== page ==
Someone had to stand at the back of theater to make certain that everyone left and tonight that someone was Floyd.  He stood there, arms at their sides, nodding to each person as they left.  His role was that of a representative.  Floyd was not expected to smile or speak.  If he were to offer an occasional, “thanks for coming” it would be viewed by the common outsider as a nice thing to do.  Really though, Floyd was just a figurehead.  He was a reminder that yes, someone did work here, and that someone was probably going to have to clean up the bucket of popcorn that was kicked over twelve minutes into the movie.

A man briskly walked out of the theater.  He started to rush by, saw Floyd, and scurried over to him.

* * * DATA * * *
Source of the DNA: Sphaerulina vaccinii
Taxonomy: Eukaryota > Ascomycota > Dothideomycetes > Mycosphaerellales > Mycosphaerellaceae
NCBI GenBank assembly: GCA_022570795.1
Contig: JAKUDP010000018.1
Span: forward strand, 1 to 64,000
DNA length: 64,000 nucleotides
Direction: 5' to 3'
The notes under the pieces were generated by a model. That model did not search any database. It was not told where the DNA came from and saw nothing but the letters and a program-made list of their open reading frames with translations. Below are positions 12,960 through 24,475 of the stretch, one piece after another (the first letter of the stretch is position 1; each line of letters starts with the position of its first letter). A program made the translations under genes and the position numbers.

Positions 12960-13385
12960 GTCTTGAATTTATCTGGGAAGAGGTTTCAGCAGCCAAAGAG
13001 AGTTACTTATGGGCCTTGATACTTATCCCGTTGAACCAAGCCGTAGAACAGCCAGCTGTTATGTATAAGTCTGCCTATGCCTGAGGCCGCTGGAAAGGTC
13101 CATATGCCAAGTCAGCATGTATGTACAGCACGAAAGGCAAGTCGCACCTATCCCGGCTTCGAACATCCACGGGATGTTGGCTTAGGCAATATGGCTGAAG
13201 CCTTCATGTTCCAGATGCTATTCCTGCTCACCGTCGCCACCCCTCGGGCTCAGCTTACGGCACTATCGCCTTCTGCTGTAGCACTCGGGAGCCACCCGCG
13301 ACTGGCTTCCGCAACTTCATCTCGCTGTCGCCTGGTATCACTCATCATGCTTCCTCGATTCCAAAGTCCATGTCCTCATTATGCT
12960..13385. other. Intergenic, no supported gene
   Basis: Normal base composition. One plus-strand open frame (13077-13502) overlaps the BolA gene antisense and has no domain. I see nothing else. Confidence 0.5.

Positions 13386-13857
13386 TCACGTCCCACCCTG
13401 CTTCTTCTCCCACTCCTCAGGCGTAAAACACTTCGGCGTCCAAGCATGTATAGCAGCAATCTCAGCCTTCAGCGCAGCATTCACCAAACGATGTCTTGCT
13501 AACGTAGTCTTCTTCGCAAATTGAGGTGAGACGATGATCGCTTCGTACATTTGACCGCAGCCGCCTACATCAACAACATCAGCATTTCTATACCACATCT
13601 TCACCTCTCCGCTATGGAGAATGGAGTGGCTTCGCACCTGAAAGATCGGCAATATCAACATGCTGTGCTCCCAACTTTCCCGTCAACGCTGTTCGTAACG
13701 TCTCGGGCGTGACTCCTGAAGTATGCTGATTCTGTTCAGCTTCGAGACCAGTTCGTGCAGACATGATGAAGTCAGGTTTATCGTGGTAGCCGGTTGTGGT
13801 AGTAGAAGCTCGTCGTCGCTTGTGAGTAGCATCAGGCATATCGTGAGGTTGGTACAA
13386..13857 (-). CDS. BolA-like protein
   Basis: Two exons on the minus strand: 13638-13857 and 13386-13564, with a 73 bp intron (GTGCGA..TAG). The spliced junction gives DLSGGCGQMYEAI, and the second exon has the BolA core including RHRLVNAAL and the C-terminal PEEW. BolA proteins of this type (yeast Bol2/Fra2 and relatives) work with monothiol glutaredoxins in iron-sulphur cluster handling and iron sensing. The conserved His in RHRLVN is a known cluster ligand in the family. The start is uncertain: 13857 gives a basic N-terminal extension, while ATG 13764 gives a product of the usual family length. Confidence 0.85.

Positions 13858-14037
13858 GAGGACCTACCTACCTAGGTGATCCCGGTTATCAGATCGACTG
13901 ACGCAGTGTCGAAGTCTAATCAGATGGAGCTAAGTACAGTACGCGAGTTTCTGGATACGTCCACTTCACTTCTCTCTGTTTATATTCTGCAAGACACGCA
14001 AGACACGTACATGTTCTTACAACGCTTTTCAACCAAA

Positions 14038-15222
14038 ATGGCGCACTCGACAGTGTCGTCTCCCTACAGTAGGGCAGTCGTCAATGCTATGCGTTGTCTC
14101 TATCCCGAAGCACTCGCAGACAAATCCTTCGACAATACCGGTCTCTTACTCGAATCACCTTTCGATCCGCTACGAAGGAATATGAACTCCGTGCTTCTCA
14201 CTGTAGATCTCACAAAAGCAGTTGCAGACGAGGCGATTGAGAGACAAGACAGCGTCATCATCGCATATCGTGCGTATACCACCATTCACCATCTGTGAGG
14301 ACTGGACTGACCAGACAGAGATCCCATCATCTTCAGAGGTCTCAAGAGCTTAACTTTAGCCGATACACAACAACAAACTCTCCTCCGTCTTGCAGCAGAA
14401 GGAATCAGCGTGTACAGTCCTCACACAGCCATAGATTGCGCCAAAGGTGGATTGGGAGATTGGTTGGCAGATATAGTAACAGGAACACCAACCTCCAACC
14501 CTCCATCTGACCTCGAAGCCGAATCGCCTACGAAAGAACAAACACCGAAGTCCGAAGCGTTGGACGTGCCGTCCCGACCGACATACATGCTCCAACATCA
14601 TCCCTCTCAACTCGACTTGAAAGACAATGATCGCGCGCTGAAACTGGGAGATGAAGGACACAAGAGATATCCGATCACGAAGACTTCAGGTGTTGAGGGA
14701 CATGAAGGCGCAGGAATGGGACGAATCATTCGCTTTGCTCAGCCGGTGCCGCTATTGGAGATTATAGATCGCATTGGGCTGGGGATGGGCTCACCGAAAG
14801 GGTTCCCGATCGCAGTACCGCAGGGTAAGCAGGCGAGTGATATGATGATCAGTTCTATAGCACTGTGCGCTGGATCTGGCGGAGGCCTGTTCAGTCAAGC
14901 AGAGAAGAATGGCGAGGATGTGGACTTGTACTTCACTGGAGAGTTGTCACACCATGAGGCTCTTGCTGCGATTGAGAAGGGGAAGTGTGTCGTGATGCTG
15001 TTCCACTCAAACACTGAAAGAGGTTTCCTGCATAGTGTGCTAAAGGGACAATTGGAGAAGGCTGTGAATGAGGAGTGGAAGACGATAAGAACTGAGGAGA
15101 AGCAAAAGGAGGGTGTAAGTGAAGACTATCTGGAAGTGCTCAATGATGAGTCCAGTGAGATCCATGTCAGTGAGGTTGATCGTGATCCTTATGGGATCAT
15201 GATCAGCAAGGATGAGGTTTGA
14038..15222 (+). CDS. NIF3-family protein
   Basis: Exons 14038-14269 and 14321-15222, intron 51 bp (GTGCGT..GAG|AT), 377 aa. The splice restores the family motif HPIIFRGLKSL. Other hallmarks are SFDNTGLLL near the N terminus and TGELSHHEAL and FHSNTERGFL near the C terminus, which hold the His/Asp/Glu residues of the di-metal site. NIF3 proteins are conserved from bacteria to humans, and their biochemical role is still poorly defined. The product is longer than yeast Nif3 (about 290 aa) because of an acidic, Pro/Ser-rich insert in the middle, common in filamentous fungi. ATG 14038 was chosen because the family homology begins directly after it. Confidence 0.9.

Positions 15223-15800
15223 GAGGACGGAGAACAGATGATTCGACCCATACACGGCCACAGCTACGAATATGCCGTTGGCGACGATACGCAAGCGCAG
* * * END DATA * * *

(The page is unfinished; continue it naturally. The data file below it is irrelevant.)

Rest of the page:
“Bathroom?” 

“Up the walkway, to the left”, Floyd replied with a rehearsed simplicity.  He knew that any further directions would have been confusing.  And a man who had walked out of a three-hour movie did not have time to waste on details if he had a general direction to follow.

A small boy wandered out of the theater and found his dad.  His sleepy eyes widened as he looked at Floyd.  Floyd wasn’t sure what he had done to deserve the boy’s attention.  He hadn’t blinked, he hadn’t sneered; as far as Floyd knew he hadn’t even moved.  What reason could the boy have for taking notice of the non-descript usher?

The boy elbowed his father and looked down at Floyd’s feet.  The dad smiled.

“Are those shoes comfortable?”

“I think so”, Floyd replied.  “They do all right.”  Floyd still didn’t know what it was about his new shoes, but everyone felt inclined to comment on them.  Some folks had a pair just like them, only pink.  Some thought they looked space age-y.  Floyd had bought them because they were shoes, they looked comfortable, and they had been on sale.  He didn’t know why this stranger was asking, let alone why his son would care.